The core questionnaires are also available in Spanish, though some of these translations were done by the National Library of Medicine on behalf of the NIH HEAL Initiative and have not been validated. Some core measures have been copyrighted.
Core questionnaires that are copyrighted:
BPI Pain Interference; PedsQL Inventory; Pain Catastrophizing Scale (Short Form 6)
Core questionnaires with a validated Spanish translation:
BPI Pain Severity; PEG BPI Pain Inteference; PROMIS Physical Functioning Short Form 6b; PROMIS Sleep Disturbance 6a + Sleep Duration Question; Pain Catastrophizing Scale – Short Form 6; PHQ-2; GAD-2; TAPS1.
Core questionnaires without a validated Spanish translation:
PedsQL Inventory; AWS-10 + Sleep duration Items; Pain Catastrophizing Scale for Children; Pain Catastrophizing Scale – Parent; PGIC; NIDA Modified Assist Tool - 2
What are supplemental CDEs?
In addition to the core CDEs, the NIH HEAL Initiative has identified hundreds of potential supplemental questionnaires that may be used depending on a study’s subject matter. Investigators also will be asked to submit supplemental questionnaires that they plan to use and that are not already available within the HEAL CDE Program, to ensure there can be uniform collection of data that ensures compatibility across studies as the field considers unique or innovative research questions. The full list of supplemental questionnaires is available here.
The NIH HEAL Initiative will provide web-based access to clinical pain case report forms (CRFs) and CDE details that can be utilized to conduct secondary analyses.
Study teams are not required to use the supplemental measures. However, if a study does use one of these measures, it will be required to use the NIH HEAL Initiative CDE details that are provided (variable names, variable coding, etc.).
Investigators planning to use Spanish-language supplemental measures are responsible for sending NIH the Spanish-language CRF.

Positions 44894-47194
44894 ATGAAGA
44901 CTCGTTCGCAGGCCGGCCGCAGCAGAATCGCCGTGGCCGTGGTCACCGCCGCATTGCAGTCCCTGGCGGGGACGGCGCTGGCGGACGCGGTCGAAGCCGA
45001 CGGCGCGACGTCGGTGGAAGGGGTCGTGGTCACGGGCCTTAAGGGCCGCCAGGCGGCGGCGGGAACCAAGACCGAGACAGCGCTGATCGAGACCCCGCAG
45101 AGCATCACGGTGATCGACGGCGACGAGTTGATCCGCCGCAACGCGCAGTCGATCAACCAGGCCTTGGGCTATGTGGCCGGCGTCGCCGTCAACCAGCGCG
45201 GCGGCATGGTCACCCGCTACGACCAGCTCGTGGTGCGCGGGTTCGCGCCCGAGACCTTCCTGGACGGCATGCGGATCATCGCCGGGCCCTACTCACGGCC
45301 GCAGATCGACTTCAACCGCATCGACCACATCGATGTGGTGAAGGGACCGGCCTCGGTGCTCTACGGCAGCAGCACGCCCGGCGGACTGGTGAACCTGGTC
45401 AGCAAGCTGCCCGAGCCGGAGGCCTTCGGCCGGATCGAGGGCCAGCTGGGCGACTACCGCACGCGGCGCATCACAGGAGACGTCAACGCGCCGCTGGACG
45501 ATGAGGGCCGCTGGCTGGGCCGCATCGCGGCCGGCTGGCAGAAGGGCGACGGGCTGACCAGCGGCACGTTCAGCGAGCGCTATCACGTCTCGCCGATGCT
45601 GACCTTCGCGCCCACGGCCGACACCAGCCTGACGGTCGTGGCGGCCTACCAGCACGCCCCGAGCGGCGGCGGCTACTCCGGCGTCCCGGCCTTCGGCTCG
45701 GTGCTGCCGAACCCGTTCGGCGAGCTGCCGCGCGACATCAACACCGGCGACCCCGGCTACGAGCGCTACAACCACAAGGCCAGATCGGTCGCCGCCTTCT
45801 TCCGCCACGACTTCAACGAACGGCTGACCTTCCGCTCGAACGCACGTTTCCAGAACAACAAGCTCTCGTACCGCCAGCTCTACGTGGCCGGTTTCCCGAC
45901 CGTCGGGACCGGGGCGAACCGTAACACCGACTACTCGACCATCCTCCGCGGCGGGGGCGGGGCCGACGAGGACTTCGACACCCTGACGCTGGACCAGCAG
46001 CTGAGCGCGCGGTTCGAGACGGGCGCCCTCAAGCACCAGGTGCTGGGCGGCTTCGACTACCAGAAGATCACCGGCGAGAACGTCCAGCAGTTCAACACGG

What are the benefits of the CDE Program?
The CDE Program will make it easier to consistently code and harmonize data across studies in a way that is cost-effective and efficient and provides rapid access to data. NIH encourages the use of CDEs in part to create “opportunities for comparison or combination of data from multiple studies.” Secondary data analysis is used to compare interventions across studies or lend statistical power to subgroup analysis to help find solutions for minority populations, rare disease patients, or others who are typically underrepresented in research.
The CDE program will enable an unprecedented opportunity for data harmonization that could help prompt secondary-data analyses that go beyond the purposes of the original data collection.
Other possible benefits of the CDE Program include:
- The ability to compare interventions. CDEs could enable researchers to more easily compare the effects of different interventions and combine study samples to enable analysis of subgroups that may be too small to separately analyze in a single study.
- Access to a source of preclinical data. The existence of a large, open-source dataset thanks to the harmonized data from across HEAL-funded pain studies and beyond should make it easier to source preclinical information from existing human data, rather than the animal models from which it is typically drawn.
- A better understanding. Requiring the full core of pain domains will lead to a more nuanced understanding of how pain affects different patients and how different therapies affect the whole spectrum of pain-related effects.